It seems we have a long way to go before we can stop ageing in its tracks, but I suspect that many of us would opt for a moderately long and healthy life rather than simply a very long life.

Potato wars

Many a time I’ve picked up a potato when preparing a meal and asked myself is it too green? How green does a potato have to be before you discard it? A quick internet search soon reveals conflicting advice. The Food Safety Authority of Ireland gives a reassuring message that most of the toxins in a green potato are near the skin, so peeling will remove most of the harmful substances. However , if they still taste bitter once cooked, it would be best to discard them. Medline Plus the US National Institutes of Health’s Web site produced by the National Library of Medicine, the world’s largest medical library, takes a more cautious approach, advising never to eat potatoes that are spoiled or green below the skin, and to always throw away the sprouts.

Photo of potatoes, some green
Beware the green potato!

So, what is all the fuss about? The harmful substances we are concerned about in green potatoes are known collectively as glycoalkaloids (GAs). Although we mostly hear about the glycoalkaloid solanine it is accompanied by chaconine, which is more toxic. They are present throughout the plant and protect it from insect pests and fungal infections as well as deterring herbivores. This is definitely good news for the plants! The trick that potato growers need to pull off is to preserve these protective properties in the green shoots while keeping the GAs in the actual potato tubers (the bits we eat) as low as possible.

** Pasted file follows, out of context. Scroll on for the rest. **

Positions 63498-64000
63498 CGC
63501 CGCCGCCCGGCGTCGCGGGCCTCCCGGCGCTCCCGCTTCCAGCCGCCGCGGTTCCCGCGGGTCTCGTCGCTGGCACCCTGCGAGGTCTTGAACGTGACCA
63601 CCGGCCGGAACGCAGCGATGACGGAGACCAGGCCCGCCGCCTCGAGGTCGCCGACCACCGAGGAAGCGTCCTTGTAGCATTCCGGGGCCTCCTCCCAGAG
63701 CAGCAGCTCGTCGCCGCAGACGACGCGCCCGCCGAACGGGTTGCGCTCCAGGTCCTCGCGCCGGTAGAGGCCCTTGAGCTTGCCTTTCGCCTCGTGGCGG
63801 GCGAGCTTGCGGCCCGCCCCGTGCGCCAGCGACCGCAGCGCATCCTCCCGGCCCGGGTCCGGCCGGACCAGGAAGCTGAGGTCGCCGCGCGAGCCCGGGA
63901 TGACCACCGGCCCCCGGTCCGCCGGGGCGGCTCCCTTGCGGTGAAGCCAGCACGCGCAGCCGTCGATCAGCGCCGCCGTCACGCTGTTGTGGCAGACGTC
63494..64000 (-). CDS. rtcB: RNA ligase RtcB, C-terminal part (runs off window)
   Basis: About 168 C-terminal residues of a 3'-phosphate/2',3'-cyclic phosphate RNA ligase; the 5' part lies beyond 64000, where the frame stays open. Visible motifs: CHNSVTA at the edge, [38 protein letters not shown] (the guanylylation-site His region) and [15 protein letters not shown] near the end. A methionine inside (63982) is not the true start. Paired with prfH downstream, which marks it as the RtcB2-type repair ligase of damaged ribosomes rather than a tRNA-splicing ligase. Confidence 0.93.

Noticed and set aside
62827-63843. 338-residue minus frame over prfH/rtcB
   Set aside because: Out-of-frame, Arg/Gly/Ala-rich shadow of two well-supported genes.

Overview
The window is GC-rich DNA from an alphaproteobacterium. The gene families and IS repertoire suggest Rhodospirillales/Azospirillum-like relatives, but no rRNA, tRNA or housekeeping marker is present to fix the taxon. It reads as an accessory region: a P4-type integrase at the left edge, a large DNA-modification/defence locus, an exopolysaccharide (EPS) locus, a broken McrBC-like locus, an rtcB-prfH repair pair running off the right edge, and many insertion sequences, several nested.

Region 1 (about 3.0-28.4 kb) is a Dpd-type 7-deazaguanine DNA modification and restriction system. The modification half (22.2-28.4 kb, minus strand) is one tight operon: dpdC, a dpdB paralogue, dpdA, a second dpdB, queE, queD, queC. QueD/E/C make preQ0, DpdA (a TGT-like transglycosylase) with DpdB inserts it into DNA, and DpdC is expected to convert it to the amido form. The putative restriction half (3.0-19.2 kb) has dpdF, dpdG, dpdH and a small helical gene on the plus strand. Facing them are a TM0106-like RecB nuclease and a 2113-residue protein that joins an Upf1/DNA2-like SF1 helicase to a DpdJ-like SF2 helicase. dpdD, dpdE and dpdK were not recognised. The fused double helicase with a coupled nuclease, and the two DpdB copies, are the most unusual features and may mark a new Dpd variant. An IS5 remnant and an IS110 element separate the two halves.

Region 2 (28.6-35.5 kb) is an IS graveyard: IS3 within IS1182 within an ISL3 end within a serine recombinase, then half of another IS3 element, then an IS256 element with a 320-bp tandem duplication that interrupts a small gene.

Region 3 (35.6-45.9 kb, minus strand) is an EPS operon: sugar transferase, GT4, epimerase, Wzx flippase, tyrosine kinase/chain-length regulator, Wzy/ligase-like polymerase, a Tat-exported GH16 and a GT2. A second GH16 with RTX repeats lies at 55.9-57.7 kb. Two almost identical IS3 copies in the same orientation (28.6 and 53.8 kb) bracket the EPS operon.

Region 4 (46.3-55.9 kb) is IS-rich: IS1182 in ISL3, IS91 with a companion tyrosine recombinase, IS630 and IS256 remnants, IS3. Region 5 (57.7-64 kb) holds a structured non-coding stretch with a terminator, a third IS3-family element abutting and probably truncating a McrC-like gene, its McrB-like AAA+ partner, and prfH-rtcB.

photo of a whole potato plant
Whole potato plant

One well-kept secret is that all potato tubers contain GAs, even the white ones. If you weigh 50kg, you would need to eat 100mg or more of GAs before you are at risk of developing symptoms of abdominal pain, vomiting, and diarrhoea. 100mg of GAs is typically present in only one kilo of non-green potatoes, although that is a lot for a small person to eat in a day. Peeling potatoes can remove half of the GAs, depending on how thick the peel is, for instance. The average potato consumer should be safe, although there are individual variations in susceptibility.

That is not the whole story. Some varieties of potatoes have much higher levels of GA than others. Behind the scenes of the supermarket shelves, scientists and farmers have been waging a quiet war against certain varieties of potato that have been found with dangerous levels of GA.  Sweden has outlawed one potato variety, which has over three times the recommended maximum levels of GA. GAs also fluctuate in all potato varieties according to growing and storage conditions. Any damage to the tuber causes a local rise in GAs.